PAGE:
Third Base Watch: Nolan Arenado

The Colorado Rockies’ record stands at 21-29. They are 11 games back of the division leading Los Angeles Dodgers. They’ve just put their star Troy Tulowitzki on the disabled list and recently designated for assignment the warm-the-cockles-of-your-heart story, Jamie Moyer. The latter move is ostensibly to to keep space available for Christian Friedrich or Drew Pomeranz when Jorge de la Rosa ultimately returns.

The Rockies would need to go 69-43 for the remainder of the season, a .620 winning percentage, in order to get to 90 wins. 65-47 for 86 wins, if you think that would do the trick for the second wild card, which would mean a .580 win percentage from here on out. Neither are particularly likely.

So the move towards youth might be on (or on the close horizon) and the next logical place to look for the Rockies has to be third base.

After the failed effort to squeeze life out of Casey Blake, the Rockies have used four players at third base over their first fifty games – Jonathan Herrera, Jordan Pacheco, Chris Nelson, and D.J. LeMahieu. They’ve mostly relied on Chris Nelson and Jordan Pacheco, neither of whom would call third base their natural position. Neither have been particularly comfortable at the dish so far this season either.

Chris Nelson (currently on the DL) has a slash line of .219/.313/.288 with no home runs and seven RBI. He’s shown decent patience at the plate with a 12% walk rate, but absolutely no power and a below average glove. His RC+ of 47 is among the worst in baseball at the position.

As of Thursday night, Pacheco stands at .287/.300/.425 which is decent enough, although rather uninspiring. Pacheco walks like he’s mortally afraid of taking a pitch, he’s hit just one home run and five doubles over 26 games and hasn’t thus far demonstrated much range at third base.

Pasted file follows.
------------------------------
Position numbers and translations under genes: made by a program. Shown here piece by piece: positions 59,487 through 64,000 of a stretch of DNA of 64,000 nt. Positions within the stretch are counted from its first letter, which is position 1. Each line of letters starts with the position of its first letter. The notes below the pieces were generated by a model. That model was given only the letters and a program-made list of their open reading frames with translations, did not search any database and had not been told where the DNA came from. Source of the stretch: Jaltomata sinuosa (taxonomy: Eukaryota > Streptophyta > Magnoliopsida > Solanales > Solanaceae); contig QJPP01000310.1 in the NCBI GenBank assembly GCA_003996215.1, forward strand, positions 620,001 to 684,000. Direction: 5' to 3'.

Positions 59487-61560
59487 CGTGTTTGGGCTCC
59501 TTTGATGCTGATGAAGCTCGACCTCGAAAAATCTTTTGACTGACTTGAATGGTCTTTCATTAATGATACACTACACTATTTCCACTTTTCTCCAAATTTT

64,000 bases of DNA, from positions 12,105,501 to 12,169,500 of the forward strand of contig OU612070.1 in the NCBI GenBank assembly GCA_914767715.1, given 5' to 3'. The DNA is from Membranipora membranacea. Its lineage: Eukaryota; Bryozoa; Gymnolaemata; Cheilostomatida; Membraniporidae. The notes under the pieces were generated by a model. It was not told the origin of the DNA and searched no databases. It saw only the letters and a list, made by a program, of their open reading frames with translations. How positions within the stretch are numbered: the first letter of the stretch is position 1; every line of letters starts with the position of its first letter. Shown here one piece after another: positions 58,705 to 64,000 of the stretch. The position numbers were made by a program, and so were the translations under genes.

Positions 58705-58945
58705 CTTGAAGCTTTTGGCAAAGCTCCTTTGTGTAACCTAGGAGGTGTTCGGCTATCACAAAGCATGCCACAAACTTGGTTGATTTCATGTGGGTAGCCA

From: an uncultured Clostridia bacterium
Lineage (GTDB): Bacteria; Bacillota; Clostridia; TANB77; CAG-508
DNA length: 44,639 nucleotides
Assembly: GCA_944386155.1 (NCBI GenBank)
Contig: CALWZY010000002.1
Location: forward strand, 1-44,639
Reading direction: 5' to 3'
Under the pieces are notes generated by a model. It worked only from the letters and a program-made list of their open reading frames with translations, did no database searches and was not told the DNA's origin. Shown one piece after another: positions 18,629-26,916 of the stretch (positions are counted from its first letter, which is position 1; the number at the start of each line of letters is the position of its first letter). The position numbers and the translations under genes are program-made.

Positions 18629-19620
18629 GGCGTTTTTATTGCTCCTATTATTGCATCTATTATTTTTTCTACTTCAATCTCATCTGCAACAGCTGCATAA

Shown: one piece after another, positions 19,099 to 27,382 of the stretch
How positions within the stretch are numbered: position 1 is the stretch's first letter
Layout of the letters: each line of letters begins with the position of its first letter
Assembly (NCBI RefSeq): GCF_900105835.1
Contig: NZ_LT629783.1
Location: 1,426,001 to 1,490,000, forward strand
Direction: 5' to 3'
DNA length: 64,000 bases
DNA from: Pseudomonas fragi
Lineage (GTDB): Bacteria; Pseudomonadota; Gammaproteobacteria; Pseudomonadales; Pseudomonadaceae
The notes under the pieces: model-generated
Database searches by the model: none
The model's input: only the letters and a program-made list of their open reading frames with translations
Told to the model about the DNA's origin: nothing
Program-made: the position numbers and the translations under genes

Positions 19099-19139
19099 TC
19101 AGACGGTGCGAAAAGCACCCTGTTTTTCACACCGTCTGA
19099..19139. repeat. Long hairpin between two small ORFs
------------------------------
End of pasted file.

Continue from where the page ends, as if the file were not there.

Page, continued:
Nolan Arenado is currently at AA, and over 208 plate appearances he’s hitting .305/.346/.432 with three home runs, 15 doubles, and 29 RBI. Not enough to force the hand of the Rockies brass, but enough for a team unlikely to make the playoffs to consider call up as they evaluate their talent for 2013. There was some hope that Arenado would break camp with the big club after demonstrating an ISO just shy of .200, swatting 20 HR’s and driving in 122 runs in the California League in 2011, but he hit just .192/.222/.346 in Spring and the club sent him down for seasoning.

Arenado is clearly their future hope at third base and considering the recent production at the hot corner and the current state of the standings, there’s not much reason to wait. His power hasn’t developed at a rate the club probably hoped for, but running a converted catcher and a converted shortstop out there in order to produce below-replacement production doesn’t make a heck of a lot of sense right now.

If you’re in a deep league, it’s worth taking a flyer on Arenado at third now. If you’re in a standard league, weigh your third base situation with your current roster and whether you can stomach carrying a minor league player for a few weeks to see if he gets the call.